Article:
These groups have learned from experience that the media are their most valuable ally. Publicity increases tips that fuel an investigation, and many communities have launched special-alert systems in the past few years to get news of an abduction on the air within minutes. The hope is that listeners in cars or at home will spot a fleeing suspect. Parents of the victims are urged to go on the air to humanize the child in case the abductor is watching. "When people see those images of the victim, it hits home because those are intimate scenes from her life," says Mike Grass, who is providing public-relations advice to the Smart family. Saturation media coverage certainly worked in the Runnion case. The arrest of Avila followed "several" tips from citizens prompted by the intense news coverage, according to Orange County Sheriff Michael Carona.

Avila told a Los Angeles Times reporter on Friday that he didn't take Samantha. He insisted he was at a shopping mall the evening she disappeared. But Sheriff Carona disagreed. "I am 100 percent certain that Mr. Avila is the man who kidnapped and murdered Samantha Runnion," he said. Investigators reportedly found fibers and DNA evidence linking Avila to the crime.

While media exposure may have helped to find Samantha's alleged killer, it also went a long way toward scaring the hell out of parents and their kids thousands of miles away. Last Wednesday police were saying that the killer could strike again within 24 hours. "I watch my 2-year-old so much more carefully now," says Cheri Wilkinson from Michigan. "You hear how the little girl in California was raped and lying naked by the side of the road, and you just can't imagine what she went through."

Especially for the highly competitive all-news channels, these gut-wrenching stories grab eyeballs and, presumably, increase ratings. "These stories become national stories in a way they wouldn't have years ago," says Prof. James Alan Fox, criminal-justice scholar at Northeastern University. "Because it's live, it gives you the feeling that it's happening in your backyard, even if it's clear across the country." Or the world. People were e-mailing condolences to the Runnions from as far away as New York, Halifax and Moscow.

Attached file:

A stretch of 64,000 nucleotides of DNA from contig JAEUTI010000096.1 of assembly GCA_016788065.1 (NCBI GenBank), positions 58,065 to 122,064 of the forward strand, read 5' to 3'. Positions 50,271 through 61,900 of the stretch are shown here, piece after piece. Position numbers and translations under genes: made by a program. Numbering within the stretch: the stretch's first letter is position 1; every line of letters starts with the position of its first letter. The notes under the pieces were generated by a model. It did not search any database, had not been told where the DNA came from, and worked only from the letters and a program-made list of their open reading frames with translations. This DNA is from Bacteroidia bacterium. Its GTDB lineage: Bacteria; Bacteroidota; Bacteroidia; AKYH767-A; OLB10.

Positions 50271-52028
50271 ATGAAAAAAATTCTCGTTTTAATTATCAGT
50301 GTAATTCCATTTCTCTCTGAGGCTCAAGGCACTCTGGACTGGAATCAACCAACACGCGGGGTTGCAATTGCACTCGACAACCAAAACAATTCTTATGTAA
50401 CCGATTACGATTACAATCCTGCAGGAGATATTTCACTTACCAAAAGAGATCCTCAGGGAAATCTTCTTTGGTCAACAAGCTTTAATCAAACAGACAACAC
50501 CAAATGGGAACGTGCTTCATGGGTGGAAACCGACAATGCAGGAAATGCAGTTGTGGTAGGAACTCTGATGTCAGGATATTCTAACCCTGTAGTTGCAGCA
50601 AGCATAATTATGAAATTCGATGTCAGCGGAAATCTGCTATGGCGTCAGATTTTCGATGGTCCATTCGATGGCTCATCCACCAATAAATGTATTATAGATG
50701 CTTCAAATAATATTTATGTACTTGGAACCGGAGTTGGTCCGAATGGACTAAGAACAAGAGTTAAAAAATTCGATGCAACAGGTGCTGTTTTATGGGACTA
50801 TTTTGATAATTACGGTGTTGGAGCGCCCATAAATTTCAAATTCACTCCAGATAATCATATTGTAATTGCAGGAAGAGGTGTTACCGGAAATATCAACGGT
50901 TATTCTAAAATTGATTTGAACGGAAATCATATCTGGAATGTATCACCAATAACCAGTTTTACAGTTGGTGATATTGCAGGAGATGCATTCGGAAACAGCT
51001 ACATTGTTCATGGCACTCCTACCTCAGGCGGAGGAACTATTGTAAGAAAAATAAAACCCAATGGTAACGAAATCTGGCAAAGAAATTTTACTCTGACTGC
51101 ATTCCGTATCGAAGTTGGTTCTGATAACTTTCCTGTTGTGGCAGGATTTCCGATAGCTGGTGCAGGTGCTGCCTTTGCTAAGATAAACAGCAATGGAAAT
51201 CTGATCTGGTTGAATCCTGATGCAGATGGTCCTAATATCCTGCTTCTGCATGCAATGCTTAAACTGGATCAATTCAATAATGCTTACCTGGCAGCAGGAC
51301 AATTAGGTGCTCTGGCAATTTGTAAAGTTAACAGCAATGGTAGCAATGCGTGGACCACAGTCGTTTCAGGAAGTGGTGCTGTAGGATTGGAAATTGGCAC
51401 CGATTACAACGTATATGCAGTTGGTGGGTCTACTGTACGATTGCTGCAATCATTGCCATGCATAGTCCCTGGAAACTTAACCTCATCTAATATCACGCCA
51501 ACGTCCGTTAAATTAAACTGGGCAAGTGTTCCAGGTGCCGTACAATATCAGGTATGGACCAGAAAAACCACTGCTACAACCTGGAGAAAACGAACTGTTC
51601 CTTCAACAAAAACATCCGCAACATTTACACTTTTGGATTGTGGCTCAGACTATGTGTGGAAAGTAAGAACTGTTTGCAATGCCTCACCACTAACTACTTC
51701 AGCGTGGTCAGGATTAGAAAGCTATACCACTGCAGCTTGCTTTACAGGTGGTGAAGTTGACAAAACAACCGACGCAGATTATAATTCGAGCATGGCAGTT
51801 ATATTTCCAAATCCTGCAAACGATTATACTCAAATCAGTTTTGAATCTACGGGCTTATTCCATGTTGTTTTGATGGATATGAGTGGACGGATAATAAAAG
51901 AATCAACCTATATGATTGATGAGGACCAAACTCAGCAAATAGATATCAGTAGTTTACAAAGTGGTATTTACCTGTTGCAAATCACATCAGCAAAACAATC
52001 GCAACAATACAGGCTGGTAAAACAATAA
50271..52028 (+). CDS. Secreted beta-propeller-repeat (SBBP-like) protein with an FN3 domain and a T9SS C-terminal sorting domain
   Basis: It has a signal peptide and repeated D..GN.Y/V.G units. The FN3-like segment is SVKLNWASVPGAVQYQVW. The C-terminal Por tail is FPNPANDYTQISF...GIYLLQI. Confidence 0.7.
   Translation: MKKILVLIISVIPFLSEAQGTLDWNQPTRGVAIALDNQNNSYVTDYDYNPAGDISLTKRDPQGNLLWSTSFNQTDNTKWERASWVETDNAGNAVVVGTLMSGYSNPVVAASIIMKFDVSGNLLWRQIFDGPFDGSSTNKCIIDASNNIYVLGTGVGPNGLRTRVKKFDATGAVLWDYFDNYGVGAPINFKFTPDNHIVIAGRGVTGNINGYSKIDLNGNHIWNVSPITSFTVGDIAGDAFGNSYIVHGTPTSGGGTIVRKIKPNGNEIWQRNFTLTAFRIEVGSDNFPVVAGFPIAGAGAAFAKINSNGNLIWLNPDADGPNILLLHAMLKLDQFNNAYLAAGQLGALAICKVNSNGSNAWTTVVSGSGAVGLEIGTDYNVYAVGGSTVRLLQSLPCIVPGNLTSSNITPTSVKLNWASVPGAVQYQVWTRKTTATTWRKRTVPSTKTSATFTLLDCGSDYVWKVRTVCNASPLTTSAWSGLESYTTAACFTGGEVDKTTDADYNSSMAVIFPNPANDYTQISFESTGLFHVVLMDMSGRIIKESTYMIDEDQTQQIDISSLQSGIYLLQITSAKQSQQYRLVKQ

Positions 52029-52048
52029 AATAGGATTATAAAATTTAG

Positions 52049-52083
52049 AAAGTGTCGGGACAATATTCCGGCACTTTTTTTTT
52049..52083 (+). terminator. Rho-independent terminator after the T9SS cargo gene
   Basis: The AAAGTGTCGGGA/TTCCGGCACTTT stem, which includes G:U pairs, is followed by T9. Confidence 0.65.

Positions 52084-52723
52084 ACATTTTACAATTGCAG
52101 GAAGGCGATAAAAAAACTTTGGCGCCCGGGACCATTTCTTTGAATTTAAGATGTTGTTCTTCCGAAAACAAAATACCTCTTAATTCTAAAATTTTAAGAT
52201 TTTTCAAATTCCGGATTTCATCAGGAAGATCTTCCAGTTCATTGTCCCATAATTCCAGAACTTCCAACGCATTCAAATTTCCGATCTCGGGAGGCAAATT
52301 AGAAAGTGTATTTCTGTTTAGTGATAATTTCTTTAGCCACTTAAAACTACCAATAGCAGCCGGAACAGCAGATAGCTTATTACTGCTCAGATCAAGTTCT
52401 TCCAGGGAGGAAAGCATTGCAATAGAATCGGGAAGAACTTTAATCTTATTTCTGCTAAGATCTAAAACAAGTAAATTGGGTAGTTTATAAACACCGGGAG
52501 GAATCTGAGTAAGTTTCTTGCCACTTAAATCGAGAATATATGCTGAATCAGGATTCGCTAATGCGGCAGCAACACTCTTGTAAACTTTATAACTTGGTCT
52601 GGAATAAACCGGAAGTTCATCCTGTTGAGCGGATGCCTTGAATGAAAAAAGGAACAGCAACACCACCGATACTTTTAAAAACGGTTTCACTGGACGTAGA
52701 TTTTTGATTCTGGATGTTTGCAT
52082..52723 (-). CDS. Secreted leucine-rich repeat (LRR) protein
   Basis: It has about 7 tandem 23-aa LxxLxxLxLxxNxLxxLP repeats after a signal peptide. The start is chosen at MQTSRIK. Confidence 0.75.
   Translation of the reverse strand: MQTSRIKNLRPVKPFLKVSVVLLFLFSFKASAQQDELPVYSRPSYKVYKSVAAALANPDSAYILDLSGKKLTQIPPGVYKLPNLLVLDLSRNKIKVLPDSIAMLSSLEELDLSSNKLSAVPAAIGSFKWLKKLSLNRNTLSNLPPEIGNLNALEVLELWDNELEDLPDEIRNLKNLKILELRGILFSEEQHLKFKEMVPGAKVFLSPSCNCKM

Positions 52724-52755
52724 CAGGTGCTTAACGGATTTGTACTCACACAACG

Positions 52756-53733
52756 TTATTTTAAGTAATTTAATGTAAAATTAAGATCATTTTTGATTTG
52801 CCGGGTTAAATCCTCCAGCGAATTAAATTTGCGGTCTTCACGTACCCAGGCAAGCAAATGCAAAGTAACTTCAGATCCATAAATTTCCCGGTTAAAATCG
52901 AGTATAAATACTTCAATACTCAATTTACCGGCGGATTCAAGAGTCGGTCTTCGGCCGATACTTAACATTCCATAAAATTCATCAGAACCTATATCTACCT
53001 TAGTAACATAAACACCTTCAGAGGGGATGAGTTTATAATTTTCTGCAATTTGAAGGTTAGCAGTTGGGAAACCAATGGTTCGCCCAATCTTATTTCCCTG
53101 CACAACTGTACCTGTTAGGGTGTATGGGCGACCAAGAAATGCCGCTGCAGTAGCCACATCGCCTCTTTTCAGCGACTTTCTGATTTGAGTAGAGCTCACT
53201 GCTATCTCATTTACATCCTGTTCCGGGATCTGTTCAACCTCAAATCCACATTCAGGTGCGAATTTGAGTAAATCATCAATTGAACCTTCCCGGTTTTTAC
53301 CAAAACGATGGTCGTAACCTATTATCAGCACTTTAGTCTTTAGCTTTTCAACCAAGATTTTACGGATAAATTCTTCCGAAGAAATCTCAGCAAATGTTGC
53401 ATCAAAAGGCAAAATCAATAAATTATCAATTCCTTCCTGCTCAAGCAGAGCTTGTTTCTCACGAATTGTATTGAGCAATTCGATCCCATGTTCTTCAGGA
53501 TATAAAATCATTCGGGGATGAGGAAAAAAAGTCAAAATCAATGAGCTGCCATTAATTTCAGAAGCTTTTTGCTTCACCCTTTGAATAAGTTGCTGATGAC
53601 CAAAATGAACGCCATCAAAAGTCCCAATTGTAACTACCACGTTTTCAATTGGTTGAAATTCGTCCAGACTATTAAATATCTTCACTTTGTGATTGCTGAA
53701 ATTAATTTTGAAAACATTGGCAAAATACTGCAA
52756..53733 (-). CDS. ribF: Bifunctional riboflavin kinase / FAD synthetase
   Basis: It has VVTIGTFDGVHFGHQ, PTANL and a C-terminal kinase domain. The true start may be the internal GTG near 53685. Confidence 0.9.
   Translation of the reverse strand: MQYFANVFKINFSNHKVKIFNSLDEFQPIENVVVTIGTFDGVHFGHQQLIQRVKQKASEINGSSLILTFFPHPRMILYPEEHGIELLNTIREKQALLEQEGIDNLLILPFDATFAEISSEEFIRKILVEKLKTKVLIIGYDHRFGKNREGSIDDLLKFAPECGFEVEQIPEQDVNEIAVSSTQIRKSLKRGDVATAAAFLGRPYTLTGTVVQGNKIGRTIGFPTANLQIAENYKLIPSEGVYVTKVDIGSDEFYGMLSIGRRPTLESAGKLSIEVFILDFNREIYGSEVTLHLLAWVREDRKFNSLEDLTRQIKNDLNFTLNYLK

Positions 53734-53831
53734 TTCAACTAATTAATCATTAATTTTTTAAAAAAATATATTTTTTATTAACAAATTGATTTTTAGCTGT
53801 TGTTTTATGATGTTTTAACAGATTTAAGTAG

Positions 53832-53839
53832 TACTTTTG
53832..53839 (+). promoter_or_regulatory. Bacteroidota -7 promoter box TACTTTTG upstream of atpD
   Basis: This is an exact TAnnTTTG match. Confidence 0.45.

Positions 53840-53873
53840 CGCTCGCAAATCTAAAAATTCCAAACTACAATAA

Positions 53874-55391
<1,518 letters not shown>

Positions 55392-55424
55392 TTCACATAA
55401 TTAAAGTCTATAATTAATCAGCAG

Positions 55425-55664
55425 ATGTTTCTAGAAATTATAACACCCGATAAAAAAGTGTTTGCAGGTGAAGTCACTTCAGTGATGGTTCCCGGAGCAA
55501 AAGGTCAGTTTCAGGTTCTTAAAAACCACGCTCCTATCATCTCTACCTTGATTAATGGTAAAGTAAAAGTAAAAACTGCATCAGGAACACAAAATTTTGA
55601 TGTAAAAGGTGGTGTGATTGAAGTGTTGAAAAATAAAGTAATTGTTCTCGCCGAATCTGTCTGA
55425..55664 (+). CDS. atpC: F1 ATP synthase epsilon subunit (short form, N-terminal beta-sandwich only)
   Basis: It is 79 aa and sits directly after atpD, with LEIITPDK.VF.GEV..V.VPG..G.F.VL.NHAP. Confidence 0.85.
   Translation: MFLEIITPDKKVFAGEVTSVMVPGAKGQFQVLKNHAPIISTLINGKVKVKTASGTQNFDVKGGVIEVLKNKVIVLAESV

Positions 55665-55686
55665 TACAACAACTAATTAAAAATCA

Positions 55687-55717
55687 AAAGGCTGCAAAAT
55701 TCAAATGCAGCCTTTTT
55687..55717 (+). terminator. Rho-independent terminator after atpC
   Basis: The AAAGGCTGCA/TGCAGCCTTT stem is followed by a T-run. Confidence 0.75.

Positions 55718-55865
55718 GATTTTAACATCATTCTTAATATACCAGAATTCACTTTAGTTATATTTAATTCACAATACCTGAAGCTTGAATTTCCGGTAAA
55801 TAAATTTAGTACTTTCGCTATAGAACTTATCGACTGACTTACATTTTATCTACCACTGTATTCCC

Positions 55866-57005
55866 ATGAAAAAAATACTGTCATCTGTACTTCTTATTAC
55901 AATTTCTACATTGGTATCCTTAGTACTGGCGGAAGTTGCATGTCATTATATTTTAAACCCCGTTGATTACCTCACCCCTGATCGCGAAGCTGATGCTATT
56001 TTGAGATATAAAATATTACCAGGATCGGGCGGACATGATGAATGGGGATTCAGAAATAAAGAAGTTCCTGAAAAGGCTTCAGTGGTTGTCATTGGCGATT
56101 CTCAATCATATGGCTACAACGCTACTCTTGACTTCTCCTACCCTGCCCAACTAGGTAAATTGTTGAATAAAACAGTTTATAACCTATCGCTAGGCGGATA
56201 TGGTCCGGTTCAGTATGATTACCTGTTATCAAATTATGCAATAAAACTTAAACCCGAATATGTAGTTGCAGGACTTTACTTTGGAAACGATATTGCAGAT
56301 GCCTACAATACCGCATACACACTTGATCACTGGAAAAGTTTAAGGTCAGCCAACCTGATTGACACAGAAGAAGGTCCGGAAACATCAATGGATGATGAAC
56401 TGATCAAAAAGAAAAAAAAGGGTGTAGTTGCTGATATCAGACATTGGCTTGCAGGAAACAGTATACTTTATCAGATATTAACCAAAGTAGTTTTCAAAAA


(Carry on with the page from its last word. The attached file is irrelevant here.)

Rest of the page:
Law-enforcement officials say the widespread publicity given this summer's cases has not produced a copycat effect. But some serial killers may be drawn to the klieg lights, reveling in the sense of power the media give them. "They can hold an entire community, maybe even the entire nation, in a grip of terror," says Northeastern's Fox. There's another downside: the intense focus on select cases, however unusual or dramatic, can alienate communities struggling to cope with losses that don't hit the national headlines. Alexis Patterson, 7, disappeared on her way home from school in Milwaukee on May 3, a month before Elizabeth Smart's kidnapping. Jahi Turner is a 2-year-old San Diego boy who vanished from a park in April after his stepfather had allegedly walked away for a few minutes. Both kids are black. While the two crimes got considerable local attention, they received nothing like the wall-to-wall coverage--on TV and in print--of the suburban white girls.

One benefit to widespread coverage of cases like Samantha Runnion's is that the attention forces parents to talk to their children. "TV gives me a window of opportunity to sit down and discuss what's happening and how to prevent a snatch," says Michael Sands of Los Angeles, who has let his 7-year-old son Nicholas watch cable coverage of these abductions. "Yes, it is gruesome, but why shouldn't kids learn what people are like and what the risks are?" That lesson might just save the next child who is asked by a stranger to help find his lost dog.